The Canton of Obwalder created a stir by voting for a tax system that rewards more productive residents with a lower income tax rate. The Swiss Federal Court has ruled against this regime, though the nation's Finance Ministry quickly noted that the decision does not undermine Switzerland's support for federalism and tax competition. Swissinfo.org reports:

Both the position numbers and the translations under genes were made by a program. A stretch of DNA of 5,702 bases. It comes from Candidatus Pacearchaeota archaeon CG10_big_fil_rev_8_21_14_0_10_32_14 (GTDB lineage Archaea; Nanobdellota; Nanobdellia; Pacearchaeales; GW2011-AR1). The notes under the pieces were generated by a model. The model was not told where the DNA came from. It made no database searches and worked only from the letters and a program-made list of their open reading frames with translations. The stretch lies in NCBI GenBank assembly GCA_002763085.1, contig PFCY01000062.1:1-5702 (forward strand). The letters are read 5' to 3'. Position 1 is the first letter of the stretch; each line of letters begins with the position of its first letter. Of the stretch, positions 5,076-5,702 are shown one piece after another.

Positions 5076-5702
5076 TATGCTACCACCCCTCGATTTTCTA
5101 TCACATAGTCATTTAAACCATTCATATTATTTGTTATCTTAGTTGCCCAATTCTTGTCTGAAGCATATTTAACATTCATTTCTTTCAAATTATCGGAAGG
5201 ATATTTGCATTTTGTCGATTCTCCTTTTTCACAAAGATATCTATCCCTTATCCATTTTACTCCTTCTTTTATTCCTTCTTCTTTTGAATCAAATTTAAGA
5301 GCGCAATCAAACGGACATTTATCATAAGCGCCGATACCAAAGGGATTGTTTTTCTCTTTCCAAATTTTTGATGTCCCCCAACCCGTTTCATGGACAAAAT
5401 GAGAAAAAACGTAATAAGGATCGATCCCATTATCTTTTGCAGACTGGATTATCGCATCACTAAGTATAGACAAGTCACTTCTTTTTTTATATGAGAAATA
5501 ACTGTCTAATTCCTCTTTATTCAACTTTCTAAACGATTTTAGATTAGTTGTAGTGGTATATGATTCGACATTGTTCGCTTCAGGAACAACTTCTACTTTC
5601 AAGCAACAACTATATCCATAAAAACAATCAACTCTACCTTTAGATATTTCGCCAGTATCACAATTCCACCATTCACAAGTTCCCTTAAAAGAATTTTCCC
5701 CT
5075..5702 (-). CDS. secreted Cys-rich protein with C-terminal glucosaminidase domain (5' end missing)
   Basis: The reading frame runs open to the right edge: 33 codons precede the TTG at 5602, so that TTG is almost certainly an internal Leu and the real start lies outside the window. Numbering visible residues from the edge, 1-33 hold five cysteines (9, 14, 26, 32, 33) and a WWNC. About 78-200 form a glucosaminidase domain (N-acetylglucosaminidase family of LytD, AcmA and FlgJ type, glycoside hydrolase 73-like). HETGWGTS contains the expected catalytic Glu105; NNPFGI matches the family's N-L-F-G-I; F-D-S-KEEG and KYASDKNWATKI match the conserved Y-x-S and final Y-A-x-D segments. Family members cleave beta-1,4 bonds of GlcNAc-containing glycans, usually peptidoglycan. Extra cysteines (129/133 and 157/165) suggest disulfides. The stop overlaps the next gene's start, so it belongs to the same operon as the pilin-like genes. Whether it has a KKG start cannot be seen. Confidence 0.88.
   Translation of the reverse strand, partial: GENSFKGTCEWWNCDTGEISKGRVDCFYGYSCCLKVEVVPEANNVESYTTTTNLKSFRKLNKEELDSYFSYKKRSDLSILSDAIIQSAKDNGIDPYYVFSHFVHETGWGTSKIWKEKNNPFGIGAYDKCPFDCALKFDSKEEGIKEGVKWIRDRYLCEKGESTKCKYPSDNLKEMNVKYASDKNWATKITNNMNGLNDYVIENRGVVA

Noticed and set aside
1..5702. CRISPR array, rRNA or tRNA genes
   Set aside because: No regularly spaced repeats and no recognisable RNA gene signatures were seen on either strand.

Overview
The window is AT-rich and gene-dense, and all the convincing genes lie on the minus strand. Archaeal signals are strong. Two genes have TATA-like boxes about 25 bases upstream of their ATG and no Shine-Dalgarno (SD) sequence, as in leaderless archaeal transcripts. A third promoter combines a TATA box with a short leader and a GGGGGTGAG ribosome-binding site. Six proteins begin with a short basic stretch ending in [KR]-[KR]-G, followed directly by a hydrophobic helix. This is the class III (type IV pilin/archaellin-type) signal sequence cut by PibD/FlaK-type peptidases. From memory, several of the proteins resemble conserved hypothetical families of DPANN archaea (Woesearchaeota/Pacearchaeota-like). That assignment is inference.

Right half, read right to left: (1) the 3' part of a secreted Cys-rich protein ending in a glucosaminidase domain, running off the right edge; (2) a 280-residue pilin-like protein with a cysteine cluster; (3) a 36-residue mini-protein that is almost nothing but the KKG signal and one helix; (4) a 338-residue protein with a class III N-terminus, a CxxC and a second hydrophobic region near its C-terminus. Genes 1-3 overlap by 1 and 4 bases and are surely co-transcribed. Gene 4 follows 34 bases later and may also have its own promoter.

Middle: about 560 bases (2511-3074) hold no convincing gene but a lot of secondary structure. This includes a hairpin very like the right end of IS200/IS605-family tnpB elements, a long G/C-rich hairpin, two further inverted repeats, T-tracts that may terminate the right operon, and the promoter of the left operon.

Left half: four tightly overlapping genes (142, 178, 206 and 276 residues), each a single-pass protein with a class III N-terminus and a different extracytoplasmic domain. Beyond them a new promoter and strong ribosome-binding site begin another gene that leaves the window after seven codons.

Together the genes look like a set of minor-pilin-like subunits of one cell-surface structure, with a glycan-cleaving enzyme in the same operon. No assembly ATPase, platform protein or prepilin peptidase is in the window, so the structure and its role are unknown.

Canton Obwalden's degressive tax system, aimed at attracting wealthy residents, has been ruled unconstitutional by the Swiss Federal Court. The country's highest court said on Friday that degressive income taxes ran counter to constitutional measures designed to ensure taxation according to economic performance. ...Obwalden had adopted a degressive income tax system which meant that the richer you are, the less you pay. Those earning over SFr300,000 ($233,000) per year, for example, had a tax rate as low as one per cent. It was introduced in 2006 following a cantonal vote as a way of boosting the fortunes of Obwalden, one of the poorest cantons located in Switzerland's mountainous centre. ...Friday's court ruling comes in response to a case brought by Communist parliamentarian Josef Zisyadis – who moved to Obwalden to oppose the tax charges... The Finance Ministry said that the court's decision would neither change the system of tax competition between the cantons nor encourage tax harmonisation. It emphasised that federalism and tax competition were essential parts of Swiss identity that also made the country more attractive for foreign companies.